“I think the governor has done as great a job as she could to try to be very strategic, to be thoughtful on how to do this,” Jones said. “Unfortunately, I also believe that a lot of people in Alabama are only hearing part of her message. They’re only hearing the message that you can go to church, you can go to the theater, you can go out to eat, and they’re not listening as much to the messages about personal responsibility.”

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Economy

Jefferson County extends closure of night clubs, theaters and other entertainment venues

Chip Brownlee

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The Jefferson County Department of Health has extended closures of “high-risk” entertainment venues in the state’s most populous county as those types of businesses can begin opening in the rest of the state.

“Even though things have been opening up, it does not mean that things are better in our community in terms of the spread of COVID-19,” Jefferson County Health Officer Dr. Mark Wilson said Friday. “In fact, I would say it may be more dangerous now to let down your guard than it has been ever since this pandemic began.”

The extended closures in Jefferson County’s updated health order apply to night clubs, concert venues, theaters, performing arts centers, tourist attractions like museums and planetariums, racetracks, adult entertainment venues, casinos and bingo halls, among others.

“Other than those entertainment venues, this order is the same as the statewide order that was issued yesterday,” Wilson said.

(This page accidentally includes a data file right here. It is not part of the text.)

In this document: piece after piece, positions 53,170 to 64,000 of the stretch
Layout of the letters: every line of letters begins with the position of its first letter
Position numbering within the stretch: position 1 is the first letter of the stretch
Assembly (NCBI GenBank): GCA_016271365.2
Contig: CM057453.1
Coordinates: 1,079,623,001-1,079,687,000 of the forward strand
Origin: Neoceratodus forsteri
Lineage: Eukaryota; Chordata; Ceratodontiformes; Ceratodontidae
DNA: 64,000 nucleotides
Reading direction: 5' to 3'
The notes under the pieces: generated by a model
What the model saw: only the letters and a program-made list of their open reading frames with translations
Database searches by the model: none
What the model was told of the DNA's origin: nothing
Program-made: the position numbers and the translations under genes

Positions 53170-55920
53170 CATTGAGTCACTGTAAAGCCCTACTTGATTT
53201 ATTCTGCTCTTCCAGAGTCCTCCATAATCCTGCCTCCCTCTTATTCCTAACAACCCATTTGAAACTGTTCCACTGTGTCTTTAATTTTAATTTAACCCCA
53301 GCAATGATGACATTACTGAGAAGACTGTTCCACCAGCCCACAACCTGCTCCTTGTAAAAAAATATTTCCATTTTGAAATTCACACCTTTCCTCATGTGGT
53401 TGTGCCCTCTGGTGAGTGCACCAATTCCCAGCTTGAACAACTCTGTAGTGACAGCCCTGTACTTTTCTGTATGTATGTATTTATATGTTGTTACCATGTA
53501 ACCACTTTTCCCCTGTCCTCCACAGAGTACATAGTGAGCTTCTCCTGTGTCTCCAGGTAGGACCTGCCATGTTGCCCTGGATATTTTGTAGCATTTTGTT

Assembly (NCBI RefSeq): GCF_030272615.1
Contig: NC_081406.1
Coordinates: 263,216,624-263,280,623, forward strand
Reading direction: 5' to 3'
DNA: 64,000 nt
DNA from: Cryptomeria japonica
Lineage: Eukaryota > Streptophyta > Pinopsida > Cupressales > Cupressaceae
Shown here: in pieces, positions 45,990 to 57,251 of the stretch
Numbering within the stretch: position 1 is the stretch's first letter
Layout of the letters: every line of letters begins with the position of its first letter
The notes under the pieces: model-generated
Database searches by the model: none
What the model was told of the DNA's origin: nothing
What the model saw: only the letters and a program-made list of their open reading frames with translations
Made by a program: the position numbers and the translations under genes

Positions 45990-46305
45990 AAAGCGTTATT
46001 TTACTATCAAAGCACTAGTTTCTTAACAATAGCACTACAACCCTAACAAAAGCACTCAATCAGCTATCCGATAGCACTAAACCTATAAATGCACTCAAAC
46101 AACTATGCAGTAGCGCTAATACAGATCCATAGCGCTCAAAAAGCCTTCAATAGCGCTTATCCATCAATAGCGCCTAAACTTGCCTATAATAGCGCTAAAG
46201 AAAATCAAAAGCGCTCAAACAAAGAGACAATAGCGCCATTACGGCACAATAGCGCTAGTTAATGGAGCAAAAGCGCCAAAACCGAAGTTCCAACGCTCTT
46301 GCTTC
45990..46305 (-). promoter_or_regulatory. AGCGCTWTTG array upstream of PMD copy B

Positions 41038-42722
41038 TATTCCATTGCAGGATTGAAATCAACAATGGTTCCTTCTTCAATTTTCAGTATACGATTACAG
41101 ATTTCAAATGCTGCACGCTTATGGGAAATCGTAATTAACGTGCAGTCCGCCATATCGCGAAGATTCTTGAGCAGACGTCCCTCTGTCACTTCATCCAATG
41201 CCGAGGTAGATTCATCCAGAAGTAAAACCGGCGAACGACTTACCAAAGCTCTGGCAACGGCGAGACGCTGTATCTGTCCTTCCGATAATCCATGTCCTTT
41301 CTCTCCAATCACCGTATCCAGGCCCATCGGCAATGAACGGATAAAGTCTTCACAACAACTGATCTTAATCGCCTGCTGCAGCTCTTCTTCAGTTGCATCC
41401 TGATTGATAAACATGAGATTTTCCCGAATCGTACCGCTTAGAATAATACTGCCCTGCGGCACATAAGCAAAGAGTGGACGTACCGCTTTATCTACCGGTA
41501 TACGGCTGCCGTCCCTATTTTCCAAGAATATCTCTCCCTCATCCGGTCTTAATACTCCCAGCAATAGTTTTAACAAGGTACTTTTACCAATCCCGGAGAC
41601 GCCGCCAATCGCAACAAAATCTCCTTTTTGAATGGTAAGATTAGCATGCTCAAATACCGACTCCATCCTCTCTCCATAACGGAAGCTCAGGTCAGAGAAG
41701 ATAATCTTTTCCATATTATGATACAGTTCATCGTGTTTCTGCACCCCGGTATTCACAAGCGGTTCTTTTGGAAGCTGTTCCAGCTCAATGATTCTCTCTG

Jefferson County’s order remains in place until June 6.

Gov. Kay Ivey’s amended safer-at-home order, issued Thursday, allows those businesses to reopen with social-distancing restrictions and sanitation requirements statewide.

“The reason we are doing this is that we are continuing to see increases in cases of COVID-19 per day in Jefferson County,” Wilson said. “They have been trending up since that last order was issued statewide on May 8.”

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Wilson said current COVID-19 hospitalizations have also increased from 103 to 130 since the state’s more restrictive stay-at-home and safer-at-home orders were lifted earlier this month.

“We want to stay ahead of it and not get to the point where they are overrun,” Wilson said.

In Montgomery County, hospitals are facing a dire shortage of intensive-care beds as cases there have more than doubled since the beginning of the month.

Jefferson County and Mobile County, which have their own autonomous health departments, have the authority to issue more stringent public health orders.